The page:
Clips them all against each other
strictly this is O(n) but in practice it's slower than the true convex hull
and much worse quality
seems pointless to me

The rating we show on all the OBB's is surface area

AxialOBB  :
axis-aligned box

OBBByCovariance :
vertex covariance matrix sets axes

OBBByCovariance+it :
OBBByCovariance followed by iterative greedy optimization

OBBByCovarianceOptimized :
like OBBByCovariance+it, but tries all 3 initial fixed axes

OptimalOBBFixedDirections :
tries 42 fixed directions

OptimalOBBFixedDirections+it :
tries 42 fixed directions, takes the best, then optimizes

OptimalOBBFixedDirections opt :
tries 42 fixed directions, optimizes each one, then takes the best

OBBGoodHeuristic :
takes the best of OBBByCovarianceOptimized and "OptimalOBBFixedDirections opt"

OBBGivenCOV :
this is OBBByCovarianceOptimized but using the solid body covariance instead of points

OptimalOBB :
tries all face normals of the convex hull (slow)
I'd like to also try all the edge-support directions here, but haven't figured it out

OptimalOBBBarequetHarPeled 5
kLimit : 5 , numBuilds : 19
BarequetHarPeled method with (i+j+k) <= 5
causes it to try 19 boxes
optimizes each one, then picks the best
very similar to "OptimalOBBFixedDirections opt"

```

And the results :

```
-----------------------------------------

dolphin.x :

hull1 volume : 1488557 , area : 95330

Making hull from k-dop planes...
hull2 volume : 2081732 , area : 104951

Making OBB...
AxialOBB                         : 193363.109
OBBByCovariance                  : 190429.594
OBBByCovariance+it               : 179504.734
OBBByCovarianceOptimized         : 179504.719
OptimalOBBFixedDirections        : 181693.297
OptimalOBBFixedDirections+it     : 181693.297
OptimalOBBFixedDirections opt    : 176911.750
OBBGoodHeuristic                 : 179504.719
OBBGivenCOV                      : 178061.406
OptimalOBB                       : 176253.359

kLimit : 3 , numBuilds : 3
OptimalOBBBarequetHarPeled 3     : 179504.703
kLimit : 5 , numBuilds : 19
OptimalOBBBarequetHarPeled 5     : 178266.047
kLimit : 10 , numBuilds : 160
OptimalOBBBarequetHarPeled 10    : 176508.109
kLimit : 20 , numBuilds : 1222
OptimalOBBBarequetHarPeled 20    : 176218.344
kLimit : 50 , numBuilds : 18037
OptimalOBBBarequetHarPeled 50    : 176116.156

-----------------------------------------

teapot.x :

hull1 faces : 612
hull1 volume : 3284935 , area : 117470

simplified hull2 faces : 366
hull2 volume : 3384222 , area : 120357

Making hull from k-dop planes...
hull2 volume : 3761104 , area : 129271

Making OBB...
AxialOBB                         : 253079.797
OBBByCovariance                  : 264091.344
OBBByCovariance+it               : 222514.219
OBBByCovarianceOptimized         : 220723.844
OptimalOBBFixedDirections        : 219071.703
OptimalOBBFixedDirections+it     : 218968.844
OBBGoodHeuristic                 : 218968.844
OptimalOBB                       : 218968.844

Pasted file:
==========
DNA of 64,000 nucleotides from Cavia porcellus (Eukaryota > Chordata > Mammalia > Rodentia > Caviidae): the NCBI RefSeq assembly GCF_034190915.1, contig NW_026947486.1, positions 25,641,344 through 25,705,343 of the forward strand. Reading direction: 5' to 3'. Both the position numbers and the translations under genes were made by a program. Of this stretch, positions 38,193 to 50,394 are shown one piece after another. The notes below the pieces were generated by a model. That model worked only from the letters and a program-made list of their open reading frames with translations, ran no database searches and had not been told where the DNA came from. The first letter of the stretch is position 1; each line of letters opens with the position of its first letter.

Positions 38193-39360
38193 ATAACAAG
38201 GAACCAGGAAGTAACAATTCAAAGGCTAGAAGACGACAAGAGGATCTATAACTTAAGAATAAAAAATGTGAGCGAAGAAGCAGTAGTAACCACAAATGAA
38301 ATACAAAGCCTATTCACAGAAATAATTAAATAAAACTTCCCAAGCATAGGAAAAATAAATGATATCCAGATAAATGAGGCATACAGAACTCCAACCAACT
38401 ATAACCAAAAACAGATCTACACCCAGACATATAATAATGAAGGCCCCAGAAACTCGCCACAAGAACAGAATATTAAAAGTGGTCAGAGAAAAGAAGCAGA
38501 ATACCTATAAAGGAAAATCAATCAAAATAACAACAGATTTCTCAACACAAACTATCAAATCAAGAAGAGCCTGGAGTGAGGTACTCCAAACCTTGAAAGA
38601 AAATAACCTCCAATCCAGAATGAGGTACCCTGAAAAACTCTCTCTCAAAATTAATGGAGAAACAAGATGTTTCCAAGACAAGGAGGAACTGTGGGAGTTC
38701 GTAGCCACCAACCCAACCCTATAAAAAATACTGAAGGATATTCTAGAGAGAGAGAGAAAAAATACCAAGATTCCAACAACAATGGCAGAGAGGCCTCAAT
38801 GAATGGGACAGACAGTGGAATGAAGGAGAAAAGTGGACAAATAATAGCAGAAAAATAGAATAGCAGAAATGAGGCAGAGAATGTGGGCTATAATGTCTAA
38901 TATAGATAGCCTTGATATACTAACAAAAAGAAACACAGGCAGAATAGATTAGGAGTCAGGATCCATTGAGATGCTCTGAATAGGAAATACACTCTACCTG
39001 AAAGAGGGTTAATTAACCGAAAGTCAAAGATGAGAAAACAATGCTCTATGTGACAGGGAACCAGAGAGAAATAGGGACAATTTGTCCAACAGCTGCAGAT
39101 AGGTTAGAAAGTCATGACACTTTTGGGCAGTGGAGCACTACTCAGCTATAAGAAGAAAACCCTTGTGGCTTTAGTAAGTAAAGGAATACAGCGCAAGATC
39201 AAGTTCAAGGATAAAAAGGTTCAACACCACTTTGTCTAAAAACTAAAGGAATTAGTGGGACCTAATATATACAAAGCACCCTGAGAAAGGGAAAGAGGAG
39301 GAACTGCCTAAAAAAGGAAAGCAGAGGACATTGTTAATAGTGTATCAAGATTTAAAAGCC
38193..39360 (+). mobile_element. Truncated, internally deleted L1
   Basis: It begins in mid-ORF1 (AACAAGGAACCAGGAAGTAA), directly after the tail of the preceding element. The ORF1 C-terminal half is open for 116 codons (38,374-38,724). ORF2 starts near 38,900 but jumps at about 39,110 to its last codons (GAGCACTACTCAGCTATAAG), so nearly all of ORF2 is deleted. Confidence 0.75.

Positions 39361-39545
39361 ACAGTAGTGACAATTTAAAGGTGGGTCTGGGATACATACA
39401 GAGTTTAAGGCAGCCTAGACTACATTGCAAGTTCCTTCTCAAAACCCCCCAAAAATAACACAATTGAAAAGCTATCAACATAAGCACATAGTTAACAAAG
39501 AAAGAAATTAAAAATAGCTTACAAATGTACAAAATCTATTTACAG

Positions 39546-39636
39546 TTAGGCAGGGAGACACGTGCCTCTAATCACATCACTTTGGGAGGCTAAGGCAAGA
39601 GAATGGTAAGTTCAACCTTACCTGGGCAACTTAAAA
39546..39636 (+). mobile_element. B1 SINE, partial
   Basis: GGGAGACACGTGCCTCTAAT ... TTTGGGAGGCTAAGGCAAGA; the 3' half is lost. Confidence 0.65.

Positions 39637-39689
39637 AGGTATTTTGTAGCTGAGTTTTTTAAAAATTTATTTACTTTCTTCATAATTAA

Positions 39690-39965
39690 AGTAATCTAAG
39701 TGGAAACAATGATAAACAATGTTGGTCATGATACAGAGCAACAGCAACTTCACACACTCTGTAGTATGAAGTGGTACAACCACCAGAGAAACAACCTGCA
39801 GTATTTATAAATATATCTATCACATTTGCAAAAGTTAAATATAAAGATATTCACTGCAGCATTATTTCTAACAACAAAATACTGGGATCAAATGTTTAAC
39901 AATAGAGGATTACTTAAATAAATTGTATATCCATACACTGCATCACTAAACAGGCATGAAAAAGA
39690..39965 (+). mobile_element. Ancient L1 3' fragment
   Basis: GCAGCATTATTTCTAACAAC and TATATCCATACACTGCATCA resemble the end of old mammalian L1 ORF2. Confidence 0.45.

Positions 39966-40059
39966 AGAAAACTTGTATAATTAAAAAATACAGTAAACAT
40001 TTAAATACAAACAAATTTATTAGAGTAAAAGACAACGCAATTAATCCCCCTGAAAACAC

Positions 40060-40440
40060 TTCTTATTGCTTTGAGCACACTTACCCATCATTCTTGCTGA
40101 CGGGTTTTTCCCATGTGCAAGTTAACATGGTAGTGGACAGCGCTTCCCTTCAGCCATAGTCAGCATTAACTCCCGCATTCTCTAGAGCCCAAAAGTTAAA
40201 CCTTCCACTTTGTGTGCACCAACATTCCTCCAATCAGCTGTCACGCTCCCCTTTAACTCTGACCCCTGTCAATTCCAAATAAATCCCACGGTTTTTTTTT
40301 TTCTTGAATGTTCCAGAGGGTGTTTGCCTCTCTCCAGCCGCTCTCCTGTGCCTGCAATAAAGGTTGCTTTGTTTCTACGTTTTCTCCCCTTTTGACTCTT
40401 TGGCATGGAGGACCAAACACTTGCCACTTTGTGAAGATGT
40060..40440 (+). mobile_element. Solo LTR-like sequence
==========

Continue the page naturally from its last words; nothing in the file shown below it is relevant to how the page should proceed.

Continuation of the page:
OBBGivenCOV                      : 220762.766

kLimit : 3 , numBuilds : 3
OptimalOBBBarequetHarPeled 3     : 220464.766
kLimit : 5 , numBuilds : 19
OptimalOBBBarequetHarPeled 5     : 219540.203
kLimit : 10 , numBuilds : 160
OptimalOBBBarequetHarPeled 10    : 218968.000
kLimit : 20 , numBuilds : 1222
OptimalOBBBarequetHarPeled 20    : 218965.406
kLimit : 50 , numBuilds : 18037
OptimalOBBBarequetHarPeled 50    : 218963.109

-----------------------------------------

```

Some highlights :

OBBByCovariance is quite bad. OptimalOBBFixedDirections is the only other one that doesn't do the iterative optimization, and it can be bad too, though not nearly as bad.

Any of the methods that do the iterative optimization is perfectly fine. The differences are very small.

"OptimalOBBBarequetHarPeled 7" does about the same number of tests as "OptimalOBBFixedDirections opt" , and it's very microscopically better because of the way the directions are distributed.

OBBGivenCOV (the solid mass covariance) is worse than OBBByCovarianceOptimized (point covariance) on teapot.

Also - the Convex Hull simplification thing I did was just pulled out of my ass. I did a quick Google to see if I could find any reference, and I couldn't find any. I'm surprised that's not a solved problem, it seems like something right up the Geometers' alley.

Problem : Find the convex bounding volume made of N faces (or N planes) that strictly encloses the original mesh, and has minimum surface area (or volume).

In general, the optimal N-hull can not be reached by greedy simplification from the full-detail convex hull. In practice I found my hacky PM solution to work fine for moderate simplification levels. To make it more correct, the "push out to enclose" step should be done in each PM collapse to keep the hull valid as you go (instead of at the end). Also the PM collapse metric should be the metric you are trying to optimize - surface area or volume (I just used my old geometric error collapser).

The main thing I was interested in with convex hull simplification was eating away highly tesselated bits. The mesh I mainly tested on was "fandisk" because it's got these big flat surfaces, and then some rounded bits. If you imagine a mesh like a big cube minowski summed with a small sphere, you get a cube with rounded edges and corners. If the sphere is highly tessleated, you can get a hull with tons and tons of faces, but they are very unimportant faces. You want to sort of polygonate those corners, replaces the rounded sphere with a less tesselated one that's pushed out.

castano said...

The hull simplification reminded me to the progressive hulls in Hoppe's silhouette clipping paper.

I know it's not exactly the same, but they reference a related construction for the case of convex sets:

DOBKIN, D. P., AND KIRKPATRICK, D. Determining the separation of preprocessed polyhedra – a unified approach. ICALP-90, LNCS 443 (1990), 400–413

cbloom said...

Oh yeah, I knew I'd seen that before but couldn't find it.

Thatcher Ulrich said...

Can you plot the octant of axes tested vs. obb area? I'm curious how smooth the plot is; maybe it would be possible to do gradient descent or something like that, instead of brute force.